- Yes, this is a composite. I took almost the exact same photo twice. In one, the old picture was in focus, and the “real world” blurred. In the second, the reverse was true. The angles were close enough that I combined the in-focus portions.
- What may be difficult to tell from this picture is the degree of change in the background. Although the trees at the top center of the photo might seem at first glance to line up with the treeline in the old photo, if you could see the horizon line, it’s pretty close to lining up. Those treetops you see above the edge of the old photo are actually the full-grown pines that are barely visible in the old picture. Not the mid-sized pines you see in the mid-ground, mind you – there are two rows of extremely young pine trees just beyond those, and it’s those two rows now standing sentinel at the field’s edge.
I had enough fun with this that I’ll try it again with other pictures.
In terms of total weekly miles, the running schedule has entered the taper phase, and for the first time in more than a month, I’m running regularly with my brother Adam again.
Last week’s schedule called for five-milers on Tuesday, Wednesday and Thursday. Adam and I did the Tuesday and Thursday runs pretty casually, and even while talking, we kept things well below 9 minutes per mile. I ran Wednesday’s loop in the evening by myself – I don’t remember why – and it was a really good pace run: I’m pretty sure it marked the first time I’ve ever run a 40-minute time on a five-mile course.
Saturday morning, Adam and I left for our 19-mile run just after 8:30 a.m. My third-longest run ever – behind only the 2009 Towpath Marathon and the 20-miler I did to train for it.
I didn’t fully carbo-load the night before, since I had driven to Columbus for a fantastic dinner, but I’d had a bowl of pasta when I got home at 11 p.m., so I wasn’t totally unprepared.
The first five miles went very smoothly – we were managing right around 8-and-a-half-minutes per mile when I took my first gel-and-one-minute-walk break. We happened to be near our brother Nick’s house, so he came out and joined us for a couple minutes as we passed.
Miles five through ten weren’t bad overall, although mile nine was much more uphill than we’d anticipated. Still, we were keeping pretty close to that 8:30-per-mile pace when I did my second gel-and-walk minute.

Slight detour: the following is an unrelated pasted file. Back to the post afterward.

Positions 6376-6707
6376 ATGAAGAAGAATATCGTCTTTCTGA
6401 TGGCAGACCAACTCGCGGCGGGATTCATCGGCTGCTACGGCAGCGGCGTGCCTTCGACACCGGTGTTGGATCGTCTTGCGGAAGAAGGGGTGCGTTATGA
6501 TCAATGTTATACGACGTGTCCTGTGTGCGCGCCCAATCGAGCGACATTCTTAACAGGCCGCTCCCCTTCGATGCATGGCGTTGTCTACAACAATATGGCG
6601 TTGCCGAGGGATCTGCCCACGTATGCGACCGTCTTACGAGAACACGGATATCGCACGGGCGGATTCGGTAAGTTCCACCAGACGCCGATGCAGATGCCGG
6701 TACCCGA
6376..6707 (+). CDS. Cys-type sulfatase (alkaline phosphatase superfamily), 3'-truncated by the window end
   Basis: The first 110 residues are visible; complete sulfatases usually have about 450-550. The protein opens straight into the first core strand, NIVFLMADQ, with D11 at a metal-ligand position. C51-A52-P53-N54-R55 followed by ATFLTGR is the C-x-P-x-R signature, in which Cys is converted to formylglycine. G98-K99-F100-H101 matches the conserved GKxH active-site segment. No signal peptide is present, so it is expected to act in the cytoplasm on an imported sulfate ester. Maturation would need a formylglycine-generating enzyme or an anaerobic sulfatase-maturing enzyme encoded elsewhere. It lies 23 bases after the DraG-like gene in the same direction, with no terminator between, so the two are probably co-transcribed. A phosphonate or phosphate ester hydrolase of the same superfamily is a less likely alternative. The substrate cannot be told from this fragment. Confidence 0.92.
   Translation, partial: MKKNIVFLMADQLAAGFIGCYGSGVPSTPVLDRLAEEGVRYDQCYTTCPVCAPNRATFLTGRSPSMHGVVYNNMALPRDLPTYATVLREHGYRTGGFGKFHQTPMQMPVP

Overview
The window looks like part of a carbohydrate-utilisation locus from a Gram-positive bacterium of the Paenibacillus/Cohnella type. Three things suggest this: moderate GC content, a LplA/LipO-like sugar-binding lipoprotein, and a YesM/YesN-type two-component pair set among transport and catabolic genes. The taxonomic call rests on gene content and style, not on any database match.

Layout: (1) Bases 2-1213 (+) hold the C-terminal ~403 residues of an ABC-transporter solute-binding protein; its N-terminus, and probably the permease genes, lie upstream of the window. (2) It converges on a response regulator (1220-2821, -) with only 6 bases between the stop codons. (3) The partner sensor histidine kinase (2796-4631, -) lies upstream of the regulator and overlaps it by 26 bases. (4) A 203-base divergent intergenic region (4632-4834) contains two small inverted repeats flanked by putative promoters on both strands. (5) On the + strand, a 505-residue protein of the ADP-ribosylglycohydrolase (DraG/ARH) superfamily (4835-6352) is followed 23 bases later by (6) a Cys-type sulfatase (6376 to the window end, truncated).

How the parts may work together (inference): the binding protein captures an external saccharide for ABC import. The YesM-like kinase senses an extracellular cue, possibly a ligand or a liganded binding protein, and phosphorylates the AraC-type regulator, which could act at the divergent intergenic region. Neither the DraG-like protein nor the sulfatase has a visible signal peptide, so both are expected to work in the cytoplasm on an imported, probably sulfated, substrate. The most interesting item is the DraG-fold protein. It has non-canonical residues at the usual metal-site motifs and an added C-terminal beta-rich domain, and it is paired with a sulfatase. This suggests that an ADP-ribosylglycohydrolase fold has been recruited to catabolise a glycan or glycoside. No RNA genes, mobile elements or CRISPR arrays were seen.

Miles eleven and twelve were decent, and I was feeling OK.
And then we hit the climb which kicked off the thirteenth mile, and that thing ate up all my reserves. I came down the other side just absolutely beat, and knowing I not only still had something like two miles until my next break, but four more after that. I had hit the “just-try-to-keep-moving” wall. Hard.
I wound up doing my gel-and-water break about a mile early, and even after that, it was all I could do just to stick to my plan and not stop jogging.
I closed my eyes a lot. I looked at the white line at the edge of the road a lot. I tried to look to the horizons and the treelines off to the left and right – anything to put my gaze anyplace except on the road ahead, which just. Kept. Going.
It kicked off with another climb of not quite a quarter-mile. At its base, I finished the last of my water.
Over the top, then, and with about 3/4 of a mile to go, I started to feel like I was going to puke. I was thisclose to pulling up short and walking when Adam slowed up and jogged back to me. “Mile nineteen,” he said, “Don’t stop now. Just focus on the breathing.”
I gave an angry grunt, gritted my teeth, and threw myself into the long strides again and drawing the deep in-through-the-nose, out-through-the-mouth kinds of breaths I turn to in moments of desperation to keep myself from throwing up.
My head cleared, my stomach settled, and the last half-mile eventually passed.
We finished in 2:58:09 – less than two minutes more than it had taken me to do 18 miles a couple weeks ago. The pace works out to about 9:21, and though that’s about a half-minute faster per mile than I ran my 18-miler, I still find myself wondering how the heck I’m going to come anywhere near the 9:01 pace I achieved in the Towpath Marathon.
Five weeks until race day.
I took a half-day off work Friday, May 11, so I could drive to Columbus for dinner.
I had toyed around with the idea for a day or two, and was still waffling about it Thursday night, and then Jenn pointed out that if I went, and it was awkward and no fun, I’d forget about it soon enough, but if I didn’t go at all, I would undoubtedly wish I had.
Big surprise: My wife was totally right.
I’ve been a fan of Jay Lake‘s writing for a few years now, and while we exchanged a few emails around the time I was reading The Specific Gravity of Grief, I had never met him at a convention or spoken with him. And though I have thought it would be kind of cool to visit Portland for “JayCon, ” his annual open-invite birthday party, that hasn’t been a viable option of late. So when he announced on his blog that he’d be in Columbus for a brief business trip and would be at the Northstar Cafe at Easton for an open dinner, I figured, Why Not?
Hey, look, here’s me, having just eaten dinner with Jay Lake:
I’m really glad Jenn encouraged me to go: Two other guests, Kris and Scott, were also there, and the four of us spent about two hours just hanging out and sharing stories and talking about science fiction and writers and movies and even a little sports. (Jay shared a great perspective on appreciating a sporting event from a storytelling point of view: I know he credited someone else with pointing it out to him, but the gist of it was that unlike stories told through books, television or movies, the ending of a game remains undetermined and unknown until it actually unfolds, and the resulting tension and drama can hold great power.)
Good food too: I had a tasty turkey sandwich and a surprisingly unique rice salad, and then we all shared a gigantic, gooey, eyeball-vibratingly good chocolate-chocolate-chip cookie.